Nance Let's continue the Arthurian theme from the last blog, which included a map of the early distribution of the surname Arthur. The warrior-king Arthur, who left his imprint in the landscape from Brittany to Scotland, was given a restored role by the Cornish revivalists of the early 1900s. It seems an appropriate time of … Continue reading Where’s Arthur when we need him?
Or at least a version of Brittonic Celtic, the language that was spoken, along with Latin, when the Romans left Britain in the early 400s. Within a relatively short time the whole of what became England, or at least its southern part, was speaking English. We know this because the number of Celtic placenames in … Continue reading Why don’t the English speak Cornish?
For a lot of us the debate over the proper base for the revived Cornish language is about as relevant as medieval theologians arguing over the number of angels that can stand on the head of a pin. Nonetheless, the Cornish language, revived or not, is of considerable symbolic importance for Cornwall and its identity … Continue reading Has the Standard Written Form of Cornish failed?
We'll get around to dreckly dreckly. But first, a week or two ago the online dating site eharmony was reported as having completed a survey of accents to see which were the most ‘attractive’. The ‘Cornish accent’ came in 20th out of 20! Obviously, such ‘research’ probably tells us more about the stereotypes of the … Continue reading Reflections on dreckly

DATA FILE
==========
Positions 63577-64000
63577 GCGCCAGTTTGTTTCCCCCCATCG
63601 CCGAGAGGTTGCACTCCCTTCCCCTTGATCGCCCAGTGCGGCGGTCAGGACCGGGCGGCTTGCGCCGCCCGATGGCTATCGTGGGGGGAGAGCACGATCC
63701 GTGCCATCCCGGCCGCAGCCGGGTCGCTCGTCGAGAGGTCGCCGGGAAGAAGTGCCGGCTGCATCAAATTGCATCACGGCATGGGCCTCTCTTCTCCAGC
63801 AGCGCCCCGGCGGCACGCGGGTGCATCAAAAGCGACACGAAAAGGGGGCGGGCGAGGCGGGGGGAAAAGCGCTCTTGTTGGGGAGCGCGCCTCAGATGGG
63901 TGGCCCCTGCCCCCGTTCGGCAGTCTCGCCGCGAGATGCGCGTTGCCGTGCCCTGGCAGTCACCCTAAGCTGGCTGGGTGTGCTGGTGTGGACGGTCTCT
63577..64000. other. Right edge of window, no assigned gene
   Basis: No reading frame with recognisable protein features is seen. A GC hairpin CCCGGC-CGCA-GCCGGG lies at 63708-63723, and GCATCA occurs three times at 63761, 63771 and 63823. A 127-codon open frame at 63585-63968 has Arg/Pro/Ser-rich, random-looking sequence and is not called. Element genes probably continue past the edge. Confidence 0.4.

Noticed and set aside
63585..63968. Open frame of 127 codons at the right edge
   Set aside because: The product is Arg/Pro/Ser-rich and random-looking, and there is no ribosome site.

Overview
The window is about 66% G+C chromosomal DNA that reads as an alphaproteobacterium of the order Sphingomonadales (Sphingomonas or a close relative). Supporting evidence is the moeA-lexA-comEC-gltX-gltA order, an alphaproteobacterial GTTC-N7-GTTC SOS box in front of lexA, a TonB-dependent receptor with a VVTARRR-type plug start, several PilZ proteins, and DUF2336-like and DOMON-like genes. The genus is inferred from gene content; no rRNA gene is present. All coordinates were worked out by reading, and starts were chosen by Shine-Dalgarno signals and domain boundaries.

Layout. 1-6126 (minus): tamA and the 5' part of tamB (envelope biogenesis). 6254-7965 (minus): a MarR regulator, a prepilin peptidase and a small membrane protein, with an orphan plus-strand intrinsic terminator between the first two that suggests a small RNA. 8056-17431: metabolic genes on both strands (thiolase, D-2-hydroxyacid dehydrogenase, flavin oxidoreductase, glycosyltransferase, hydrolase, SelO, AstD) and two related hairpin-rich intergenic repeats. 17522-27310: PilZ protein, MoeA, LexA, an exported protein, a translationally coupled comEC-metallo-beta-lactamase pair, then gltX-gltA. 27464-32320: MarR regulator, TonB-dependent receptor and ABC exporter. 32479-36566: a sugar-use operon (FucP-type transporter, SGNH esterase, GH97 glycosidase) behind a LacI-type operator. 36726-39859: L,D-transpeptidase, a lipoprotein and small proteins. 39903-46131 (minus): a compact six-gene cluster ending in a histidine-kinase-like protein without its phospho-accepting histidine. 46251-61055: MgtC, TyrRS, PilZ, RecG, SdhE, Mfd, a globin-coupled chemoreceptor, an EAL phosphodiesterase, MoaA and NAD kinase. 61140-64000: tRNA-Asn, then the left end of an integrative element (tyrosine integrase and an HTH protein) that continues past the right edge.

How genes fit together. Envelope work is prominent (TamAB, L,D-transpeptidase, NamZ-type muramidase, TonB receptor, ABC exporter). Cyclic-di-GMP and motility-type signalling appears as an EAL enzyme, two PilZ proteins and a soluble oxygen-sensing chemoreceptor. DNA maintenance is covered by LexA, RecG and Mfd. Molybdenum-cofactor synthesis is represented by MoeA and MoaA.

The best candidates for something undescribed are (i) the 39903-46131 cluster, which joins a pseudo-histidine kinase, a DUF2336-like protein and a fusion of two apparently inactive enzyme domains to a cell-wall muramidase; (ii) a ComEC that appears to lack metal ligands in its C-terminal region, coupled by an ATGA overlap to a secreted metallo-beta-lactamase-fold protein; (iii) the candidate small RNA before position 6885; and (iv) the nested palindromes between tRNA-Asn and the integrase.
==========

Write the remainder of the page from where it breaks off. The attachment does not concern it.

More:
On this day in 1848 Henry Jenner was born at St Columb. Jenner played a key role in the Cornish ‘revival’ that began in the 1870s and has long been regarded as the patriarch of Cornish revivalism. However, he wasn’t brought up in Cornwall, having been taken with his family to Essex and then Kent … Continue reading Henry Jenner
A research article by Siarl Ferdinand published online last year provides some intriguing results of a survey into attitudes towards the revived Cornish language. The good news for the revivalists is that there was a broadly positive view of Cornish, with a majority of respondents declaring it was either ‘interesting’ or not being bothered either … Continue reading Love it or hate it? Attitudes towards the revived Cornish language
Early June is usually taken to be the anniversary of the time in 1549 when the Prayer Book rising began. According to the Government indictment of its leaders, a thousand men gathered on June 6th at Bodmin to protest against the new English Prayer Book to be used in church services. This predated the rising … Continue reading The 1549 rising: the revised chronology
In 1836 the Penny Magazine published a long article on Cornwall, its occupations, housing and diet. Here’s an extract which includes some comments on the local dialect. It is still usual to call elderly persons ‘uncle’ and ‘aunt’, and the ‘good night’ is commonly given in passing. The use of nicknames is very prevalent. These … Continue reading Observations on the Cornish dialect in 1836
Another iconic Cornish festival day. Another sad silence. Although traditional furry dances were held in several places across Cornwall within living memory – I remember participating at Liskeard – Helston is now regarded as the home of the furry. The event shares some aspects with Padstow’s ‘Obby ‘Oss - the celebration of spring, traditional songs, … Continue reading Helston’s Furry Day and Hal-an-Tow
Unite and unite and let us all unite For summer is acome unto day The words of the ‘Obby ‘Oss songs will not be heard this year. The ‘osses will remain in their stables and Padstow will be eerily quiet as this iconic Cornish festival comes to a temporary halt, brought low by a virus. … Continue reading Let us all unite: May Day at Padstow